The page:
The open highways and expanding landscapes give way to crowded roads bordered by piles of trash. Pulling into Monique’s street, the Yukon slows. Refrigerators, taped shut, line the streets. Crookedly taped to the door of one, a scribbled sign reads, ‘Do not open’. The air reeks of sewage.
Monique, 28, is the mother of two children, Taylor and Haley. She has been with her fiance, Herb Dawson, for 10 years. She drives a big car, owns a two-bedroom house and regularly gets her hair and nails done. At weekly barbecues, when Herb grills steaks and homemade hamburgers for the family, he drinks Remy Martin. Her family is accustomed to living a good life. And then Katrina happened.
It’s a long drive before Monique finally steps out of the car in front of her house. A fallen power line serves as an urban version of a military tripwire. Ebony backs up the vehicle to shine the headlights onto the driveway. Monique is not here to see her house just yet. She has come for her mail. An unemployment check from a disaster relief organization is supposed to be in the mailbox.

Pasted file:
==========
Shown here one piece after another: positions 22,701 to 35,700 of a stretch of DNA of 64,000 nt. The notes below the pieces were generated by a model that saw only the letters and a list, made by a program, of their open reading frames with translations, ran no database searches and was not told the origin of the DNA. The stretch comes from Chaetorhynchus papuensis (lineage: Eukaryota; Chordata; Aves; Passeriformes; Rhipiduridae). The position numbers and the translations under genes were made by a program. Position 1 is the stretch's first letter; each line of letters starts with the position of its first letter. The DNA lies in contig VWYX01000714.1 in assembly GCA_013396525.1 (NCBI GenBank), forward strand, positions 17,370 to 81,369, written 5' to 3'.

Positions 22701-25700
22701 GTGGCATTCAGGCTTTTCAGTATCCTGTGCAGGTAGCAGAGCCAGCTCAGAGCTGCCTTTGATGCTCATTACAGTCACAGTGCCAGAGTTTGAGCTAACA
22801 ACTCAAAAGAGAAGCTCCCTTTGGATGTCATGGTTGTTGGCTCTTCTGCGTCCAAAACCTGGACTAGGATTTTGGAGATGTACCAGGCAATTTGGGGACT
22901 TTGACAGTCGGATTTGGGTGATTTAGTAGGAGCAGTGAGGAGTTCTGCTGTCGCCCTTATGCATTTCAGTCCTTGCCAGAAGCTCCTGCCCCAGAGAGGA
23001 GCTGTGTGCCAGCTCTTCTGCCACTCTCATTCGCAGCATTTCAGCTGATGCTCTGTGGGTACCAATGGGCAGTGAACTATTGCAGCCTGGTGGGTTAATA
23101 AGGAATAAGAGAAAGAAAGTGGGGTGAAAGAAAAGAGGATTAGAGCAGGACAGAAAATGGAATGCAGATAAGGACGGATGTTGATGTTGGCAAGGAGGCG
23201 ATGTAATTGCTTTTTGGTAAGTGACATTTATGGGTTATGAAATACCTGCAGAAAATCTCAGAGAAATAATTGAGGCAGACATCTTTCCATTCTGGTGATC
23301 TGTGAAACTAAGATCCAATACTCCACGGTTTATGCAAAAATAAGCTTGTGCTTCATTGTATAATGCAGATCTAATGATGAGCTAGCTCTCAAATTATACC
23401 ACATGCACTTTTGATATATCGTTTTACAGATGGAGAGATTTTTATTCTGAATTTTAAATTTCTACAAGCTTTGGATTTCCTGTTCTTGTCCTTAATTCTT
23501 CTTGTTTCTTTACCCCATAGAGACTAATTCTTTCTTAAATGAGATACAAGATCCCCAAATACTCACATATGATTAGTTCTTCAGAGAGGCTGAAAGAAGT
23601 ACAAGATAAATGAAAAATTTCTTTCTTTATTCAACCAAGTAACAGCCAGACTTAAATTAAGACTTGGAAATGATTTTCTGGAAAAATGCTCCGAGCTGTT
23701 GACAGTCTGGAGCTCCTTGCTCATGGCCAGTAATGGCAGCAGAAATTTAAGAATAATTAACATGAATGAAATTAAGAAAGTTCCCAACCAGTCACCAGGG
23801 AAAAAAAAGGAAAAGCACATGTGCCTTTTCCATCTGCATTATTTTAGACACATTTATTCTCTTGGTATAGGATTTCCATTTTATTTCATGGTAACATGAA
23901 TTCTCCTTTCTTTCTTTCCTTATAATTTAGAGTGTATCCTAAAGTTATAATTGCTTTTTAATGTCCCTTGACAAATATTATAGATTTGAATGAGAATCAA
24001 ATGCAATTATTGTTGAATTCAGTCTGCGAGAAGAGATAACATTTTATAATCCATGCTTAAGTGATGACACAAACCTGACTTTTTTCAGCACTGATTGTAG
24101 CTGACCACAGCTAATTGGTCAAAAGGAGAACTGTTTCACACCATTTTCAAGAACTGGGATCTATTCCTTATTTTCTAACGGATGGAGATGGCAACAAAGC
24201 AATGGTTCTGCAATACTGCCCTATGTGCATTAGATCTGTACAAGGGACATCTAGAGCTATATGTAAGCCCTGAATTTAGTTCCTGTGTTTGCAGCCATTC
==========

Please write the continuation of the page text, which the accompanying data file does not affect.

Fear of what might lie in the unmowed grass is enough to discourage Monique from going further. The check and any other mail can wait. She joins her family in the car and decides to come back in the morning.
It was not until Saturday afternoon and after seeing their house that Monique and Herb joined Freddie and Kenya for a trip through the rest of New Orleans.
First stop: cousin Nicole’s two-story townhouse. Monique and Kenya step out of the car to get a better look.
“Watch where you’re going,” Freddie says. “There might be snakes.”
Standing outside of Nicole’s place, Herb pulls out his cell phone and gives her a call.
“I think you got it the worst of all of us,” he says. The upstairs bedrooms of Nicole’s townhouse have been stripped of its walls. Her yard is covered with jagged-edged lumber and her above-ground swimming pool is missing.
Continuing their grim sight-seeing tour, they drive uptown. The water is gone, but the lines left on the sides of buildings and cars are clues to its former height. Not too long ago, only the tops of cars were visible.